CALGARY, Alberta (Reuters) - A spill of contaminated water in the Athabasca River from Suncor Energy Inc’s oil sands operations last month was not a threat to human health, Alberta’s Environment Department said on Friday, though the water did contain higher-than-allowed amounts of some metals and other compounds.
The department said the water, which spilled into the river after a pipe froze and broke on March 25, was fatal to rainbow trout in a 96-hour test because of high concentrations of naphthenic acid.
While it is unlikely to pose a health risk to downstream communities, Alberta is still studying the effects of the spill after it was diluted with river water.
Suncor, Canada’s No. 1 oil producer, and other oil sands companies store contaminated water, a byproduct of stripping tar-like bitumen from the sands, in holding ponds.
Those ponds became the focus of environmental protests in 2008, when 1,600 ducks died after landing on a tailings pond operated by Syncrude Canada Ltd.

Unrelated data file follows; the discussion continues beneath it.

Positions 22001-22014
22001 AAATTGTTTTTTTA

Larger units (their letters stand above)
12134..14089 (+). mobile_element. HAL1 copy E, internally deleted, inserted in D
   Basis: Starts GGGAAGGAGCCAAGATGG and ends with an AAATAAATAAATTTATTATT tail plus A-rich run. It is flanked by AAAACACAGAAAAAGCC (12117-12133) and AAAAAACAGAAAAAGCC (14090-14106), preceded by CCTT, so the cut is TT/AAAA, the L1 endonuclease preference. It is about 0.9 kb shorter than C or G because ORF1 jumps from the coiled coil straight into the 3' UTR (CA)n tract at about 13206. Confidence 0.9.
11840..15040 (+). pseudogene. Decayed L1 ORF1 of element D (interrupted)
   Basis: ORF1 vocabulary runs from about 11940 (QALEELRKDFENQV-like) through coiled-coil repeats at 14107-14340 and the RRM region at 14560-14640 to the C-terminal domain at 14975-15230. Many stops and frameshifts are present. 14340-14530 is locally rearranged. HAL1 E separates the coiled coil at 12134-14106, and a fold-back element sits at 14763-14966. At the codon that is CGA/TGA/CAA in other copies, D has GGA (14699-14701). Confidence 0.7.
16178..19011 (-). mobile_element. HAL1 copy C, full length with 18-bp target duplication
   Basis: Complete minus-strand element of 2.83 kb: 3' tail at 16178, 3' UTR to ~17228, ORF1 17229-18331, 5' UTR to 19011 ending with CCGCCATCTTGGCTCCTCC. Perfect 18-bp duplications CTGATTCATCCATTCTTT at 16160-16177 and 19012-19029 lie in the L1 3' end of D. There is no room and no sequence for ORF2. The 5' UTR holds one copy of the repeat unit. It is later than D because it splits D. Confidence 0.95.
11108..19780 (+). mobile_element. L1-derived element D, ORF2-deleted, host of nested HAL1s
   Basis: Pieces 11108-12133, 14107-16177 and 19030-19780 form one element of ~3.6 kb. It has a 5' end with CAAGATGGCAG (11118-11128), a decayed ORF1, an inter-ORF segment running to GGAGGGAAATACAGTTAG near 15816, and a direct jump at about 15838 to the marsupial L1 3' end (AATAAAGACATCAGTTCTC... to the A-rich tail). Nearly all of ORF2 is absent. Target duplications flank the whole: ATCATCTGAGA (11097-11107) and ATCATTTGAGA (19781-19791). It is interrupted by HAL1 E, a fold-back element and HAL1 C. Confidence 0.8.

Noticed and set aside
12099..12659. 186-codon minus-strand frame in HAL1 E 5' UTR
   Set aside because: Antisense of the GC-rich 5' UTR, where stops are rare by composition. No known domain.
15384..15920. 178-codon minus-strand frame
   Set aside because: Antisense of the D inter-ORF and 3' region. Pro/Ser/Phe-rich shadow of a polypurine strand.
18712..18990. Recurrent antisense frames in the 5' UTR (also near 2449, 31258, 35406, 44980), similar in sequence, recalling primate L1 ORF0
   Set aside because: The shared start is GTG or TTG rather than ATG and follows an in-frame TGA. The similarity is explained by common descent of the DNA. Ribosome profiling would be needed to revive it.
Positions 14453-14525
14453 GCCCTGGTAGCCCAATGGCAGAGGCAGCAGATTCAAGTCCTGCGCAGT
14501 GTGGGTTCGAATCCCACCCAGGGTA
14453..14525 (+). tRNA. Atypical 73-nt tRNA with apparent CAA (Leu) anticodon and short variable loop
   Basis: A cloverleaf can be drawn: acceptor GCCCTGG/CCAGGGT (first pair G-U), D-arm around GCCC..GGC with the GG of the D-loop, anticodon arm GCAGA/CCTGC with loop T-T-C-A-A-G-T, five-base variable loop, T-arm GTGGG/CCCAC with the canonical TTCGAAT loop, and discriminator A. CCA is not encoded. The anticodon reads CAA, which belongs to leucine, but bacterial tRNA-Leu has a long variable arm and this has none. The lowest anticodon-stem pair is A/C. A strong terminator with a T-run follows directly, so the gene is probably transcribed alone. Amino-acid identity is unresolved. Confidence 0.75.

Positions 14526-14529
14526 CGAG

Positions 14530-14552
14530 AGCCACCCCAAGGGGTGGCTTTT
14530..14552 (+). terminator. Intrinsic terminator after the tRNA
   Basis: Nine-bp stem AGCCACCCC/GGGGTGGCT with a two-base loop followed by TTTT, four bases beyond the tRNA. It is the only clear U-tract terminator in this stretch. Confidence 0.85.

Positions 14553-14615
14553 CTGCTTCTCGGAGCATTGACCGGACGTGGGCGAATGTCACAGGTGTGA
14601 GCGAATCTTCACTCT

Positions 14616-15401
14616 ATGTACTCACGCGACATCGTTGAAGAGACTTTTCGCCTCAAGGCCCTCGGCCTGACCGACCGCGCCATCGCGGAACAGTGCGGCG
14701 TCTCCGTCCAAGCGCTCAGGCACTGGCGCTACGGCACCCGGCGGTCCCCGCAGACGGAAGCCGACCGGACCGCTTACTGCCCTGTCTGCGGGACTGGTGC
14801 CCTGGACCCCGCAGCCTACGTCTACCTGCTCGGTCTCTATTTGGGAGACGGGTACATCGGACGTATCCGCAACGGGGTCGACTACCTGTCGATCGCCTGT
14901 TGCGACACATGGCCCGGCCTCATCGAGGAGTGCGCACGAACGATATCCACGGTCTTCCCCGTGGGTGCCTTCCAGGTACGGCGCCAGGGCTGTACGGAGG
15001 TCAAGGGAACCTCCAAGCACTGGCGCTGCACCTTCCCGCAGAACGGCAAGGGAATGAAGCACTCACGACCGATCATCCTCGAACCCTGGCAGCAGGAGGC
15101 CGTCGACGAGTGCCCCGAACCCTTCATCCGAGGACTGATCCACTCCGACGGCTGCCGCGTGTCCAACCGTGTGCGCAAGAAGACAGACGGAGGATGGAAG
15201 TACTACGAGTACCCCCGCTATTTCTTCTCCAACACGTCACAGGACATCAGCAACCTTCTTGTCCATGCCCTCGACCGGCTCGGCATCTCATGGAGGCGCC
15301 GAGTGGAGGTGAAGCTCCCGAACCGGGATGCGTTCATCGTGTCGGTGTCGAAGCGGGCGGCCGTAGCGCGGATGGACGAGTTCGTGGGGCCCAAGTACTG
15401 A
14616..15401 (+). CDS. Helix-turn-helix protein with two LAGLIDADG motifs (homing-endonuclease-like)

While new regulations introduced after the mass duck deaths aim to eliminate the toxic ponds, they remain controversial because of the risk of spills into the Athabasca River, which runs through the heart of Alberta’s oil sands mining region.
The tests showed the undiluted water contained higher than acceptable levels of chloride, ammonia, arsenic, boron, cadmium, selenium and zinc. However the department added that these were present only at trace levels and are not expected to harm fish and other aquatic life.
Reporting by Scott Haggett; Editing by Bob Burgdorfer